Researcher proposes alert tool for managing online privacy risks

As more and more of our daily life happens online, the issue of online privacy should be of prime importance to each of us. Unfortunately, it’s not.

Most users are not worried enough to scour the Internet for information about the latest privacy-killing features pushed out by social networks, online services and app makers, and even those who are often find it difficult and too time-consuming to keep abreast of the changes.

What we need is a way of getting all the relevant privacy information in a timely, applicable and focused fashion. Arvind Narayanan, Assistant Professor of Computer Science at Princeton, proposes a “privacy alert” system that would know the users’ usual privacy choices and notify them of appropriate measures they should take to tackle potential privacy pitfalls.

In his mind, the system should consist of two modules.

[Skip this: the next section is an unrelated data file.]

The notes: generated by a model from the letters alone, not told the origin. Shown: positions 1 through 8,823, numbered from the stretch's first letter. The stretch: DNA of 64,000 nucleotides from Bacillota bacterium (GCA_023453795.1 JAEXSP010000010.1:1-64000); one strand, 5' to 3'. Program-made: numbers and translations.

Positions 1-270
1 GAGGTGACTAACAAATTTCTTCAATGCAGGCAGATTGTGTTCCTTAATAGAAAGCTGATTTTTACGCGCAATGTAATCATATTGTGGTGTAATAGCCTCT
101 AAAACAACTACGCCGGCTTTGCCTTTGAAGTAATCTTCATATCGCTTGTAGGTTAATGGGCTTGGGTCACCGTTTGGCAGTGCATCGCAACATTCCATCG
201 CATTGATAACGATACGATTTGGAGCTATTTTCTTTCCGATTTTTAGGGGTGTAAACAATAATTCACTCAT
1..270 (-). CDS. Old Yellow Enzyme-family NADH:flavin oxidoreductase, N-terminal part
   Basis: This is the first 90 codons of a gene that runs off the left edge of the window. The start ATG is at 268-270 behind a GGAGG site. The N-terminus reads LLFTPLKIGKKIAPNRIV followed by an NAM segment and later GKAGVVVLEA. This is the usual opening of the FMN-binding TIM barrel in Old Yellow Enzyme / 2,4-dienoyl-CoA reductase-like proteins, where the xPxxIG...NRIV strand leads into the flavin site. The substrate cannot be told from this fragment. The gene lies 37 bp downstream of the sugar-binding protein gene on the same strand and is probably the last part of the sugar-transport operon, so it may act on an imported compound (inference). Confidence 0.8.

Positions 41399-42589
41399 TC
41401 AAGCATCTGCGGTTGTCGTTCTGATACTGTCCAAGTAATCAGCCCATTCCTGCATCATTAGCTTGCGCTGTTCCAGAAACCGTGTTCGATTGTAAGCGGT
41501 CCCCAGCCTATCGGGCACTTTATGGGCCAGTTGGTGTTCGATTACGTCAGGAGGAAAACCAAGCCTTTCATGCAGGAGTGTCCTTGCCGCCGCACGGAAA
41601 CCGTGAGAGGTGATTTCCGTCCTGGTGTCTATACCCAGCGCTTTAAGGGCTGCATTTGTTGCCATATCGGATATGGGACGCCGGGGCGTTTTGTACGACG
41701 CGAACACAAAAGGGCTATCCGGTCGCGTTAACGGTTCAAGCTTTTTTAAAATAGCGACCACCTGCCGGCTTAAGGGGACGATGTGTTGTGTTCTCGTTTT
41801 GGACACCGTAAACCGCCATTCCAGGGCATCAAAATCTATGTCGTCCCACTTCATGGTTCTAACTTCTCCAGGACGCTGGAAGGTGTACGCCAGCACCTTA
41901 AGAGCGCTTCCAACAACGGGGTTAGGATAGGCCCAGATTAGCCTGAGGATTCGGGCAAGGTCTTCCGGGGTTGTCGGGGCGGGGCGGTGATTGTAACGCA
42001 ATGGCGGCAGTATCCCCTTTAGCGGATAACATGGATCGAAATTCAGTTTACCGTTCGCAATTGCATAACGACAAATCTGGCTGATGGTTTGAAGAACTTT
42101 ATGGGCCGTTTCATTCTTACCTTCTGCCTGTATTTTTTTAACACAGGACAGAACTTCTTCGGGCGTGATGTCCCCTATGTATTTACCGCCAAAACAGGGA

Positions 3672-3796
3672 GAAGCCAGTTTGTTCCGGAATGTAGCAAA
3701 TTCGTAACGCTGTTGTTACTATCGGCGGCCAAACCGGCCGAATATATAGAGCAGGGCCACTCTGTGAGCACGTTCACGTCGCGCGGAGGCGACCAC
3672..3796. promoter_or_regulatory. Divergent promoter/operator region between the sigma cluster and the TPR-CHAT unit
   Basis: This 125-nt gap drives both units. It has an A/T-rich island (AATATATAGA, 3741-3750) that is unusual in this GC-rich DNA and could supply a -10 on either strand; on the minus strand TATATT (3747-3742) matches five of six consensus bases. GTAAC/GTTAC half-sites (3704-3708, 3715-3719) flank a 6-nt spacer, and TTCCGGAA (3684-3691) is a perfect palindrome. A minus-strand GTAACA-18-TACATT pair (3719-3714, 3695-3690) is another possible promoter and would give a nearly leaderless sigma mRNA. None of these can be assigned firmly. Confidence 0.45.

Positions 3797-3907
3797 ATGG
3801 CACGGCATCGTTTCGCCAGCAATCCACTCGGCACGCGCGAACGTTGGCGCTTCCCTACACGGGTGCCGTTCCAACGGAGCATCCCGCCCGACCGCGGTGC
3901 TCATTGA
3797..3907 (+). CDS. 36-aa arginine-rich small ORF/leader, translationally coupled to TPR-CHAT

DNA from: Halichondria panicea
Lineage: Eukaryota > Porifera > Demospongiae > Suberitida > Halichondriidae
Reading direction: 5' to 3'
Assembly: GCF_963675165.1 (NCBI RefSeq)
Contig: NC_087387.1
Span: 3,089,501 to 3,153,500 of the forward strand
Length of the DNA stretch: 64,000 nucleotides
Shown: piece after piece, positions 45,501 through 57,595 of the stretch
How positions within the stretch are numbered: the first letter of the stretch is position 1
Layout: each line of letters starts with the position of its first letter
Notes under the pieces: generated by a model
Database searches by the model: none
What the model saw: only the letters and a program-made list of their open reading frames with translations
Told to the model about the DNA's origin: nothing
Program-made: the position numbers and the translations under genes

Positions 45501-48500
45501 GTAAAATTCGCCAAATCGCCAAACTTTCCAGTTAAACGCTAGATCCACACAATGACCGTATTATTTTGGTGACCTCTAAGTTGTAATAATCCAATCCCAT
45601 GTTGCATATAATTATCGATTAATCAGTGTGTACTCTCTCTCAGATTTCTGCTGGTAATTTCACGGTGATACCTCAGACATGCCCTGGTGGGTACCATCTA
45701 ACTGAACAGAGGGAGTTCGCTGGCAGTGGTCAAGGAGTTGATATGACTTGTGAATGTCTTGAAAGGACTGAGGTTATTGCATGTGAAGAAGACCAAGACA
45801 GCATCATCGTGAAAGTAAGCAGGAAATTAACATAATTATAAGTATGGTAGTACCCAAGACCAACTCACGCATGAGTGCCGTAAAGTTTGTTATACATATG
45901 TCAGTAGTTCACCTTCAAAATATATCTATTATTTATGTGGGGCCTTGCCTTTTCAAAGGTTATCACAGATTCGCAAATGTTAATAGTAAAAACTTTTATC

“The first is a privacy ‘vulnerability tracker’ similar to well-established security vulnerability trackers. Each privacy threat is tagged with severity, products or demographics affected, and includes a list of steps users can take,” he explained in a blog post.

“The second component is a user-facing privacy tool that knows the user’s product choices, overall privacy preferences, etc., and uses this to filter the vulnerability database and generate alerts tailored to the user.”

This would allow users to keep on top of things, but also prevent them from being overwhelmed with unnecessary and impractical information.

“The ideas in this post aren’t fundamentally new, but by describing how the tool could work I hope to encourage people to work on it,” he admitted, and offered to collaborate with someone who is interested in creating it.

He also mentioned a few additional “bells and whistles” such a tool might incorporate, such as the possibility of crowdsourcing relevant information, an open API, and the option of connecting the tool to the users’ browsing history and other personal information. This last option, he says, would work only if users trust the creator of the tool.

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